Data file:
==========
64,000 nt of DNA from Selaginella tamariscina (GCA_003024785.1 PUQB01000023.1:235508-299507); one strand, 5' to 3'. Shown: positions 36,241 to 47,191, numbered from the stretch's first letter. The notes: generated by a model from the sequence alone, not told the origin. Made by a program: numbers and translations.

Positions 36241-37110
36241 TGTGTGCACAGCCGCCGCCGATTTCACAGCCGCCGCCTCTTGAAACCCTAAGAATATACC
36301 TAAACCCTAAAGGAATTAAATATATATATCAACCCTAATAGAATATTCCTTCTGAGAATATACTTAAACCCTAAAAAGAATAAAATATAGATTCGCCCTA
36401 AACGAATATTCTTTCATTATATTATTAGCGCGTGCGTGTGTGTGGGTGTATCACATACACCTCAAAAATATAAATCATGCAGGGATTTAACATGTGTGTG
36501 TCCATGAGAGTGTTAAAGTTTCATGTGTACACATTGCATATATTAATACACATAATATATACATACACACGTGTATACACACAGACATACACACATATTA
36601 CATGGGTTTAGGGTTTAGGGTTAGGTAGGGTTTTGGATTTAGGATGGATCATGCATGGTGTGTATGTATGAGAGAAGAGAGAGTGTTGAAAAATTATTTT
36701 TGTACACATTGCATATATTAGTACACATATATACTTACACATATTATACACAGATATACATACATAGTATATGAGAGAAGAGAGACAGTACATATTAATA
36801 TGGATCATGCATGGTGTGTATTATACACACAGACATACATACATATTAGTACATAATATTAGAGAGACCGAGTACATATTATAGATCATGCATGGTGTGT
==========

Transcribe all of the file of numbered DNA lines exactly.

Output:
64,000 nt of DNA from Selaginella tamariscina (GCA_003024785.1 PUQB01000023.1:235508-299507); one strand, 5' to 3'. Shown: positions 36,241 to 47,191, numbered from the stretch's first letter. The notes: generated by a model from the sequence alone, not told the origin. Made by a program: numbers and translations.

Positions 36241-37110
36241 TGTGTGCACAGCCGCCGCCGATTTCACAGCCGCCGCCTCTTGAAACCCTAAGAATATACC
36301 TAAACCCTAAAGGAATTAAATATATATATCAACCCTAATAGAATATTCCTTCTGAGAATATACTTAAACCCTAAAAAGAATAAAATATAGATTCGCCCTA
36401 AACGAATATTCTTTCATTATATTATTAGCGCGTGCGTGTGTGTGGGTGTATCACATACACCTCAAAAATATAAATCATGCAGGGATTTAACATGTGTGTG
36501 TCCATGAGAGTGTTAAAGTTTCATGTGTACACATTGCATATATTAATACACATAATATATACATACACACGTGTATACACACAGACATACACACATATTA
36601 CATGGGTTTAGGGTTTAGGGTTAGGTAGGGTTTTGGATTTAGGATGGATCATGCATGGTGTGTATGTATGAGAGAAGAGAGAGTGTTGAAAAATTATTTT
36701 TGTACACATTGCATATATTAGTACACATATATACTTACACATATTATACACAGATATACATACATAGTATATGAGAGAAGAGAGACAGTACATATTAATA
36801 TGGATCATGCATGGTGTGTATTATACACACAGACATACATACATATTAGTACATAATATTAGAGAGACCGAGTACATATTATAGATCATGCATGGTGTGT